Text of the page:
• Though Democrats held an average 3-point edge over Republicans in Americans’ party ID for all of 2021 per Gallup, the pollster found a striking shift over the course of the year: Democrats had an average advantage of 9 points in the first quarter of 2021, but by the last quarter, the GOP held an average 5-point advantage — among the largest shifts measured for each party in any quarter since 1991, when Gallup began tracking party ID and party lean regularly. Technically, the share of Americans who identify as independent far outstrips the share who identify as Democrats or Republicans, but the share of true independents — those who don’t lean toward either party — remains very small, at an average of 9 percent as of the last quarter of 2021.
  • Wordle’s popularity has exploded since the game debuted in October, with some 2 million people playing daily. The growth has come primarily from young adults — according to Morning Consult, 14 percent of American adults said they played the game, including 26 percent of millennials and 18 percent of Gen Zers. But Wordle’s popularity is still behind that of mobile games like Candy Crush, which 52 percent of adults in the U.S. said they played.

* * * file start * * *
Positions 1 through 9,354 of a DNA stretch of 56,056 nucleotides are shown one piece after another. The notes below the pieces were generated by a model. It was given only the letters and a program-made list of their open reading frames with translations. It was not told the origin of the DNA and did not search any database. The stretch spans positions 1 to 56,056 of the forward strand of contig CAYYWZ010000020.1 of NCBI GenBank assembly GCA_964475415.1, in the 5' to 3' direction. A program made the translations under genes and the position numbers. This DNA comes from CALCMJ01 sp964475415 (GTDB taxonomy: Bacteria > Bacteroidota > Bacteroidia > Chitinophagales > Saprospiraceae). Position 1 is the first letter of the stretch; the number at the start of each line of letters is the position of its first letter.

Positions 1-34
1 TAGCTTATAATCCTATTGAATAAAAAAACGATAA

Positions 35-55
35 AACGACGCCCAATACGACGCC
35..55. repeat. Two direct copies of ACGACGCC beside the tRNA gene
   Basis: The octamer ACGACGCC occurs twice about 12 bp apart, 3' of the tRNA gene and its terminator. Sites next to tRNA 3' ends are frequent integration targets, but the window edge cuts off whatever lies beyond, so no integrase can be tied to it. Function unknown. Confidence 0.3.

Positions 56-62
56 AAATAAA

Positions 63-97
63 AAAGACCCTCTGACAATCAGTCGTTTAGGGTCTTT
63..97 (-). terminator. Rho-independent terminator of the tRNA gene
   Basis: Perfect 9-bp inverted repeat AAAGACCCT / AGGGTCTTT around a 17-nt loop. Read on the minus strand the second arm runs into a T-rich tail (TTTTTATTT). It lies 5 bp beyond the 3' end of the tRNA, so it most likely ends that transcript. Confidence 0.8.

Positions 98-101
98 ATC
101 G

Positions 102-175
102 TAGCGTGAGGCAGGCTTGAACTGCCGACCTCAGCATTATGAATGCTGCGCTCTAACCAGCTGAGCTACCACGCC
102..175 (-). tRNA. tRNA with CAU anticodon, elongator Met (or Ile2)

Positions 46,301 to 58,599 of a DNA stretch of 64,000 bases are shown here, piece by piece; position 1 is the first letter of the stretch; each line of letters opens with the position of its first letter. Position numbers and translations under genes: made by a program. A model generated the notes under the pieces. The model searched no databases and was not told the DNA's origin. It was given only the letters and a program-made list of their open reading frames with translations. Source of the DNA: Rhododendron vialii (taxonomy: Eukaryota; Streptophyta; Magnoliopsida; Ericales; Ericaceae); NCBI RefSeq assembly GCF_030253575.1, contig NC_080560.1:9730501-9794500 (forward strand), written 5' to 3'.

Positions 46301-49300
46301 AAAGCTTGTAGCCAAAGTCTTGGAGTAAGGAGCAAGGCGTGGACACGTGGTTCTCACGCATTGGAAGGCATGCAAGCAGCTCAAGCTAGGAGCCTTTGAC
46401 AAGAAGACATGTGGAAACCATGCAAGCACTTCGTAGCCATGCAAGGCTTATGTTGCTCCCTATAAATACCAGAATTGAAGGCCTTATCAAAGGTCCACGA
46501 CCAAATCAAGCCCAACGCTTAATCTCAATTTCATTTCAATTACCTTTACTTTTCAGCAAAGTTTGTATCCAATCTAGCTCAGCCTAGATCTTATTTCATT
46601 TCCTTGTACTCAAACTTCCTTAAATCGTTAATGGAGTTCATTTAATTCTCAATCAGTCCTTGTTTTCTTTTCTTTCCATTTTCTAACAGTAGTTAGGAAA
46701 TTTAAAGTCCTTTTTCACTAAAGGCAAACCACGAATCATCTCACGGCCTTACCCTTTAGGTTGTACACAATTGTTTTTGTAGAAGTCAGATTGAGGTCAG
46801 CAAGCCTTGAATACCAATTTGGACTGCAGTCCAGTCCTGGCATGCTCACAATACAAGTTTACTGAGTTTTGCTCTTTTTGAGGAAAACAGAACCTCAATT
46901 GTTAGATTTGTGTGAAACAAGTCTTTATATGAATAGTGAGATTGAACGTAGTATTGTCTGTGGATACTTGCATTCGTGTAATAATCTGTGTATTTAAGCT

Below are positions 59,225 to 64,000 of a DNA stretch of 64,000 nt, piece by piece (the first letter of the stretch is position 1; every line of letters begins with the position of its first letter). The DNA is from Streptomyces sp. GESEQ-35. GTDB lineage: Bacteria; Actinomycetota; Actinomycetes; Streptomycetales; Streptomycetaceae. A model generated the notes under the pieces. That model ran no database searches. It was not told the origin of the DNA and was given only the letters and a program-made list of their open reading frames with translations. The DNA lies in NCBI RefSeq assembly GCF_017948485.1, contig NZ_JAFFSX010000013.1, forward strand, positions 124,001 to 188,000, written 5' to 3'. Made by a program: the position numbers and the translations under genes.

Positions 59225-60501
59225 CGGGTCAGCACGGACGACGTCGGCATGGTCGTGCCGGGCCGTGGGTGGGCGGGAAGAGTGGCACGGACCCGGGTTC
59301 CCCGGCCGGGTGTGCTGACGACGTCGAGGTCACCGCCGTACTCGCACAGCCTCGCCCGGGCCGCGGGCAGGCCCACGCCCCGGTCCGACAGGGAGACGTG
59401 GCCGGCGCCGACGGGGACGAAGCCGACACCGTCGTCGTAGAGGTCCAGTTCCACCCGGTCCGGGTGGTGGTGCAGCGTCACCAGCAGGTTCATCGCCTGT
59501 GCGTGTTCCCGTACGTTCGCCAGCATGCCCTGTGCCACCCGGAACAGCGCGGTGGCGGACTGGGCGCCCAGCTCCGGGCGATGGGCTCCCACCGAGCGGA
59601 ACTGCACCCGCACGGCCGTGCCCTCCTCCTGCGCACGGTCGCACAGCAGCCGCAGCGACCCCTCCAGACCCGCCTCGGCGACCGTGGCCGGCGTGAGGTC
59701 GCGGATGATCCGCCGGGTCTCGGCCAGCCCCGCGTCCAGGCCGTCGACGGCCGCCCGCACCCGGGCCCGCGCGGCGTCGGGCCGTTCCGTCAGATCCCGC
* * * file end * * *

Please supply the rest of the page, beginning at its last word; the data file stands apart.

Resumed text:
Biden approval

According to FiveThirtyEight’s presidential approval tracker, 41.9 percent of Americans approve of the job Biden is doing as president, while 53.4 percent disapprove (a net approval rating of -11.5 points). At this time last week, 42.3 percent approved and 51.4 percent disapproved (a net approval rating of -9.1 points). One month ago, Biden had an approval rating of 43.5 percent and a disapproval rating of 51.9 percent, for a net approval rating of -8.5 points.

Generic ballot

In our average of polls of the generic congressional ballot, Republicans currently lead by 1.6 percentage points (43.3 percent to 41.7 percent). A week ago, Republicans led Democrats by 0.6 points (42.4 percent to 41.8 percent). At this time last month, voters preferred Republicans by 1.6 points (41.8 percent to 43.4 percent).


Source link